20% of MMR’s coastline highly susceptible to flooding: Study
A stretch of 50.75km along the coast of the Mumbai Metropolitan Region (MMR) is highly susceptible to flooding because of unsustainable development, finds a recent study on coastal vulnerability by a group of researchers from a cohort of institutes.
Unsustainable development along with changes in land use and land cover, combined with the destruction of mangroves, wetlands and water bodies between 1976 and 2015, have made the low-lying topography of MMR highly susceptible to sea level-induced flooding and coastal erosion, find researchers.
The study “Improving outcomes for socioeconomic variables with coastal vulnerability index under significant sea-level rise: an approach from Mumbai coasts” was published in the global peer-reviewed journal Springer Nature on February 5.
A group of three researchers – Malay Kumar Pramanik from Jawaharlal Nehru University, New Delhi and fellow from the Asian Institute of Technology, Thailand; Poli Dash from Deshapran College of Teachers Education, Medinipur, West Bengal, and Dimple Behal from the School of Planning and Architecture, Bhopal – studied the coastline from Mira Bhayander to Alibag.
They studied a total of 274.1km, of which 50.75km (almost 20%) was considered to be very-highly vulnerable, based on 12 geological, physical and socio-economic variables. Another 60.91km had moderate vulnerability and 55.83km of the shoreline surveyed had very-low vulnerability.
Researchers found that the coastline in the eastern suburbs, including Kurla, Deonar, Shivaji Nagar, Trombay Koliwada and the western section of the Thane creek, was very susceptible to flooding. While areas like Borivli and Andheri fell under the low vulnerability scenario, other zones such as Gorai, Uttan, Uran, and Alibaug fell under the moderate to high vulnerability scenario.
“We identified that unsustainable urbanisation, unplanned development, and huge land conversion, combined with the destruction of mangroves, reclamation of waterways with construction debris, inadequate drainage, overflow, and absence of natural protectors over the past four to five decades has made the region highly vulnerable to flooding,” said Pramanik, lead author of the study.
The researchers involved in this study suggested that higher development activity combined with an increasing population per square kilometre was leading to coastal erosion, while activities such as tourism and fishing are contributing to an adverse influence along the coastal belt, especially along south Mumbai and the eastern suburbs.
The study has warned that under the direct impact of the increase in sea surface temperatures due to global warming, the rise in sea level is expected to cause coastal floods annually. The findings are along the lines of a previous international study by an American scientific research organisation, Climate Central, in October 2019, which found that large portions of the city’s suburbs and south Mumbai may be underwater by 2050 if emissions are not kept in check.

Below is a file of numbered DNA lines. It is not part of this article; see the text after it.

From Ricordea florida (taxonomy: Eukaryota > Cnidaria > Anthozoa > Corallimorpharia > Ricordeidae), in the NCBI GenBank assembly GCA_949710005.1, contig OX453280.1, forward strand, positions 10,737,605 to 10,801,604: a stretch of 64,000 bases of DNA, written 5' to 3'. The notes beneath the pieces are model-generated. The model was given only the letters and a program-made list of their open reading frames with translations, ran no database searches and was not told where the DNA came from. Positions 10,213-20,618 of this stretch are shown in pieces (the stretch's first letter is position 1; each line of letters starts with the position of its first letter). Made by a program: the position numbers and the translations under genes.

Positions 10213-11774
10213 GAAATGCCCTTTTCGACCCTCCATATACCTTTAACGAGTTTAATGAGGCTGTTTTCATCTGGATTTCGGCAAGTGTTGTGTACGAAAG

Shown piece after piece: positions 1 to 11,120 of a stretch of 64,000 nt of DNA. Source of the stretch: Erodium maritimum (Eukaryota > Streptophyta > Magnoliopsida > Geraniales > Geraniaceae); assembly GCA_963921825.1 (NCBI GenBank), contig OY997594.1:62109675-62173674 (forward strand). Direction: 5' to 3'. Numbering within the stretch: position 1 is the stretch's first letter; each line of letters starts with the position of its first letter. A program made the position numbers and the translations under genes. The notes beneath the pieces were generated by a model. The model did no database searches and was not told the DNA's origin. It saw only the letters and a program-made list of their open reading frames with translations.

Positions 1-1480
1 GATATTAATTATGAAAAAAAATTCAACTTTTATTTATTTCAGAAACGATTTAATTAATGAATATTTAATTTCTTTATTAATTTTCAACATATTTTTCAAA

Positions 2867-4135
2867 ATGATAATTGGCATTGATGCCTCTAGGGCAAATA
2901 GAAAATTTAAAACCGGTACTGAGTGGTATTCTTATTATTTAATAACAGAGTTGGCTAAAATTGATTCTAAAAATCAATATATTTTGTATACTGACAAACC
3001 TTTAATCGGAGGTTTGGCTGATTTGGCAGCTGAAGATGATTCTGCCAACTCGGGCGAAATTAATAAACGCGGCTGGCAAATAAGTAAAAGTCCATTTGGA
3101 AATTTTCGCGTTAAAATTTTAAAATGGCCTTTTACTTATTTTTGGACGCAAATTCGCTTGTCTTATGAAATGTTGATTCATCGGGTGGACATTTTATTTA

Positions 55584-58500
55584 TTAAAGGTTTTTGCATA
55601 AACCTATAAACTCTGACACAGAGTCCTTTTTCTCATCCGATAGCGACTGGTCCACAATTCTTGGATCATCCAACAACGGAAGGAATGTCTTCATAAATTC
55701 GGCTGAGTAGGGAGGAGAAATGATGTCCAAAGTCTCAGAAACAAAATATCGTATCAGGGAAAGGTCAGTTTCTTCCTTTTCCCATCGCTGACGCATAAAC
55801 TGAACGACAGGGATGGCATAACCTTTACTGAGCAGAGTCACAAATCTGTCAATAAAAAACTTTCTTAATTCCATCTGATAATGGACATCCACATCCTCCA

“While there is a need for sustainable development and alternate livelihood strategies, natural areas and ecosystems that have been degraded under developmental pressures need to be conserved and restored,” said Pramanik, adding that the research findings will help formulate policies to mitigate the impacts of coastal flooding along Mumbai.
Dr Roxy Mathew Koll, senior scientist, Indian Institute of Tropical Management, Pune, who was not part of the study, said, “We need policies and action plans at the local level, based on conditions, geography, population, etc. Action plans should integrate flood forecasting with tidal information so we can have early warning systems. When making plans, we also need to think of both artificial protections as well as natural defences. Mangroves are a low-cost protection measure – they break the flow of floods, absorb their impacts. We should also be trying measures like bio-drainage, networks of canals that act as drainage during floods and can retain rainwater during dry periods.”
P Velrasu, additional municipal commissioner (projects), Brihanmumbai Municipal Corporation (BMC), said, “We aim to develop a Sponge City Master Plan wherein chronic flood spots need to be addressed first. A consultant will be appointed to study and suggest flood control measures including holding ponds. Separately, we are also in talks to appoint a Japanese consultant to build underground holding ponds. Some of the flood control measures include water absorbent concrete, honeycomb water storage structures below roads and footpaths, water storage structures in each big development, building porous structures wherever possible.”